It is snowing outside- cold flurries blowing in from the sea. The hills behind are thick with the stuff, but the salt air has kept us clear. Somehow without the snow on the ground it seems even colder.
The deer do not mind though;
Well friends, it looks as though we will be selling our lovely old house.
It has been quite a journey over the last year or so. Back in 2012 I took redundancy from my job as a social work Area Manager. It was a move into the unknown really- I wanted to write more, and to find a more creative way of making a living. Of course the first thing we had to do was to consider our costs- foremost of these was our house.
We started out with a bit of an epiphany- perhaps the house could be part of the means by which we could support ourselves. It used to be a hotel (it had 9 bedrooms then!) but we had slowly renovated it to be a family house, in which we loved to offer hospitality to others. Michaela also ran craft evenings and pottery classes.
So, we took advice from wherever we could, transformed a couple of bedrooms, and offered our annex out for holiday lets. It was all brand new to us with more potential than certainty in everything we did. Along the way there was the inevitable investment in all sorts of things- renovations, furniture, websites, graphic design, on line publicity.
We have a shared narrow driveway up to the house, which goes over land belonging to a neighbour. After they were refused planning permission to convert outhouses into holiday accommodation, they complained to the planning department about what we were doing. More than this, they engaged high powered planning consultants to fight their corner. What may have started as sour grapes seems to have became a campaign of righteous indignation.
Despite previous verbal advice that we did not need planing permission to do the small scale things we were using the house for, the planning department decided that the combination of things were not commensurate with a domestic dwelling, even with the historical usage of the house. They advised us to submit a planning application to convert the house to a hotel. We did this after great complication and expense, over a year ago only to be told in the last month that it would need to go to the planning committee (local councilors) but planning officers would recommend a refusal.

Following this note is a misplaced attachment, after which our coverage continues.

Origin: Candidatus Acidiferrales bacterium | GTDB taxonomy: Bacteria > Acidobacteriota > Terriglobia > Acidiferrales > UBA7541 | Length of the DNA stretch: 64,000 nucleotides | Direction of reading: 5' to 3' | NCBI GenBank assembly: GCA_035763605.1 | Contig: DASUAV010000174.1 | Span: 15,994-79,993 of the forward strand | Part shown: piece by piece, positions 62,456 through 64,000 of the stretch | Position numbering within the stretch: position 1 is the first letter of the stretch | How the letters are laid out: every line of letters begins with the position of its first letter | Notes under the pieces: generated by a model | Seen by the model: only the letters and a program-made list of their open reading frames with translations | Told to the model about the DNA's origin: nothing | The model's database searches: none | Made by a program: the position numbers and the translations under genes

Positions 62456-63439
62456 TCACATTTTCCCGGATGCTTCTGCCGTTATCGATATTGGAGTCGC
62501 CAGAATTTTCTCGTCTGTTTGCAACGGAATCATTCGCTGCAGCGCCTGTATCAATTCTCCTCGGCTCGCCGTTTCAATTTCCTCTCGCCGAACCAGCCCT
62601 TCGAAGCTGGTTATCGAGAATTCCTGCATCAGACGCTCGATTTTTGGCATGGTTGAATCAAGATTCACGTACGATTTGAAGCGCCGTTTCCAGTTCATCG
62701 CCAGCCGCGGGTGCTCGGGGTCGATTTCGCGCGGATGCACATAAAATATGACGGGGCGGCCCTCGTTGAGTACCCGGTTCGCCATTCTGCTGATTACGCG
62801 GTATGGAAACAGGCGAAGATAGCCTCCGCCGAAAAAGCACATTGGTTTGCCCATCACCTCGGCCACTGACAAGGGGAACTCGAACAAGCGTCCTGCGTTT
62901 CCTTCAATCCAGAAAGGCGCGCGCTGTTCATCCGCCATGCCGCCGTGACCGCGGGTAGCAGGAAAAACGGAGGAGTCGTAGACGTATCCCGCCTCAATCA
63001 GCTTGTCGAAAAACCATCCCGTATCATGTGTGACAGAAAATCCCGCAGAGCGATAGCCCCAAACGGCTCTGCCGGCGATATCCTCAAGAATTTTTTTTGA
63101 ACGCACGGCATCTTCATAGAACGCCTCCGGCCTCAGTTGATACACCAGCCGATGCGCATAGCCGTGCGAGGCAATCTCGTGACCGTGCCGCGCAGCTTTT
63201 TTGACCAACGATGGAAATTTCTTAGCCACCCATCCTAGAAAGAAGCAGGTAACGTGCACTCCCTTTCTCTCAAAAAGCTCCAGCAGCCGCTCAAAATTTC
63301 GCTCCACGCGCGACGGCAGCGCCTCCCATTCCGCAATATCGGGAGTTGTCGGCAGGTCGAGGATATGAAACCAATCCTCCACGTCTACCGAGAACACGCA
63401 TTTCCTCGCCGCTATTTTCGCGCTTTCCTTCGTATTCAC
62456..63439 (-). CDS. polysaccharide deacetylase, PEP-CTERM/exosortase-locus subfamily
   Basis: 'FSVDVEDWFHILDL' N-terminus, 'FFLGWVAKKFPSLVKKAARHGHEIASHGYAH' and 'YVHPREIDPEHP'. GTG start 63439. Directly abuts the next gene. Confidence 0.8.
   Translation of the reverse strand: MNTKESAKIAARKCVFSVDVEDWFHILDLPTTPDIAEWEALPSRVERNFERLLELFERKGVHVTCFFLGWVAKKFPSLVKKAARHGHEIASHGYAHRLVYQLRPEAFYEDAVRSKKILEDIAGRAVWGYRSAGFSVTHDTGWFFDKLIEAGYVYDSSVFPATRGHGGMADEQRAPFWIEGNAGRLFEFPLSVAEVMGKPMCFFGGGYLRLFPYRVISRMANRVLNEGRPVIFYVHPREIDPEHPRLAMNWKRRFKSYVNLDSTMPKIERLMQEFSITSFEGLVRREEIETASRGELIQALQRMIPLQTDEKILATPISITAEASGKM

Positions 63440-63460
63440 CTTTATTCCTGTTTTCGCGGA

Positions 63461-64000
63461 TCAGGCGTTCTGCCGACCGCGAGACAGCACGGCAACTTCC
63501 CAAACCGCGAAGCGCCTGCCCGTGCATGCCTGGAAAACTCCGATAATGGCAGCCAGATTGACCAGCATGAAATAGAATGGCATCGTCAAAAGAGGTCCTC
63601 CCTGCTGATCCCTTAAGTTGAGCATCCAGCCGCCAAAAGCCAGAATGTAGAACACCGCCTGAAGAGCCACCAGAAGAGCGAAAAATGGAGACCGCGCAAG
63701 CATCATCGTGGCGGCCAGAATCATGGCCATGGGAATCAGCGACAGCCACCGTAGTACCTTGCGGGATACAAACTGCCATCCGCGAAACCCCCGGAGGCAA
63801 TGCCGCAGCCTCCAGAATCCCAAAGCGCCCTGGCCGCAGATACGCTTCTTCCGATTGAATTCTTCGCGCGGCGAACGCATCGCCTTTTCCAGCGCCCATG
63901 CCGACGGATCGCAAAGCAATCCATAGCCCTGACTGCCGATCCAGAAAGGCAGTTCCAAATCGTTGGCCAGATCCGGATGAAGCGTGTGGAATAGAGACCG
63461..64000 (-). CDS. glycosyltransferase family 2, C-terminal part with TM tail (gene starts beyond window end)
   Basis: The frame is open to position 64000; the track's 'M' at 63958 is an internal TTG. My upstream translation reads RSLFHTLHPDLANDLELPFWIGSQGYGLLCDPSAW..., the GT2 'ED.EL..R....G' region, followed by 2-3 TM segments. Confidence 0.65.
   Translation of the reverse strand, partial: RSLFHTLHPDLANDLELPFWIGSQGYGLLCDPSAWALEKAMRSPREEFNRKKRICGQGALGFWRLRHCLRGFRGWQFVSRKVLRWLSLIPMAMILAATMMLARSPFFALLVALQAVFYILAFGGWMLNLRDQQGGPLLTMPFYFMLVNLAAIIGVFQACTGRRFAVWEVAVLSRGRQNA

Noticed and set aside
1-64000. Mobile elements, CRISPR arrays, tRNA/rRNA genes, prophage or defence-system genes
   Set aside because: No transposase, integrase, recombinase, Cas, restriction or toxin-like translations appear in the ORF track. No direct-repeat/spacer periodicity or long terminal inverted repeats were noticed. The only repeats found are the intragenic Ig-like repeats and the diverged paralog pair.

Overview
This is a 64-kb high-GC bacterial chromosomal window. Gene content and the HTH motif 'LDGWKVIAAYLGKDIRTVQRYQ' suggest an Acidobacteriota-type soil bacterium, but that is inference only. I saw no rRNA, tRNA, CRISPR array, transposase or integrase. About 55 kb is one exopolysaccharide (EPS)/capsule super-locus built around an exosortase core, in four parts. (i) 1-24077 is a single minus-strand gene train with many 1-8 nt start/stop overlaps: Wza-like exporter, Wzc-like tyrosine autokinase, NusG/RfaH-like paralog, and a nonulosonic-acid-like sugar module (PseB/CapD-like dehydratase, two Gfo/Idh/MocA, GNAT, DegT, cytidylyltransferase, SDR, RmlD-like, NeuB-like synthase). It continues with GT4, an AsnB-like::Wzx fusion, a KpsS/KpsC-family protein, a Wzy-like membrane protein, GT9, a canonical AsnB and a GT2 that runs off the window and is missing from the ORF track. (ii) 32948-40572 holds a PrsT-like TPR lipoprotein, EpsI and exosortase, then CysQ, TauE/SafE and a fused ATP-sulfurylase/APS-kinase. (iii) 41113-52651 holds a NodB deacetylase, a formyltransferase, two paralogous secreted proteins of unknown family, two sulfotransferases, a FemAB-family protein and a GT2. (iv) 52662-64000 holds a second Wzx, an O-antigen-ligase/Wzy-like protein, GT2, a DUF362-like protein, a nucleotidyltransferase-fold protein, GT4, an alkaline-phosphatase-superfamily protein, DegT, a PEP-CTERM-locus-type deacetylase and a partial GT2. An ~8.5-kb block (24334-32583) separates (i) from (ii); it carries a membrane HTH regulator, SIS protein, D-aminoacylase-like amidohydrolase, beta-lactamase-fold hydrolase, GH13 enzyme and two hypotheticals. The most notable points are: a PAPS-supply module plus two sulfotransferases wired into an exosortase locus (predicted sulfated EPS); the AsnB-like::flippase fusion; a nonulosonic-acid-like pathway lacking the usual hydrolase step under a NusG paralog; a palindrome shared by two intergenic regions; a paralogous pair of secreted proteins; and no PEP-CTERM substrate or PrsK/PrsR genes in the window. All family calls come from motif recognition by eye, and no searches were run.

At committee, local councilors were split in their opinions and decided on a site visit to talk to us all and consider things anew. It all hinged on the vehicular access. This has not happened yet.
In the interim however, we were hit with the news that huge amounts of money would need to be spent on the house because of building control/fire regulations. Remember that we only have two bedrooms (out of 6 in our part of the house) that are used for B and B, but these will need to be sound proofed, new fire proofing added to walls, door added to the top of the stairs, etc etc. These adaptations are not needed for a small B and B, but are for a ‘hotel’.
It was the final straw.
So, we decided to revert to plan A- it is time to sell up, simplify and find a place where there is enough space to live and to set up workshop space for pottery etc.
Now begins another phase in our lives- the end of something, but perhaps the beginning of something else. It means packing up our family home, dealing with a decade of accumulation, and finding something new. It also means developing different ways of earning a living. As they say, there ain’t no money in poetry, that’s what sets the poet free.
It would be easy to feel great bitterness- towards our neighbours (who seem to have a history of being involved in neighbourhood disputes) and towards the blind bureaucracy of the local council. We are determined to feel bitterness towards neither. People act out of their own frame of reference and many are unable to transcend this, either because of rules and regulations or because of personalities.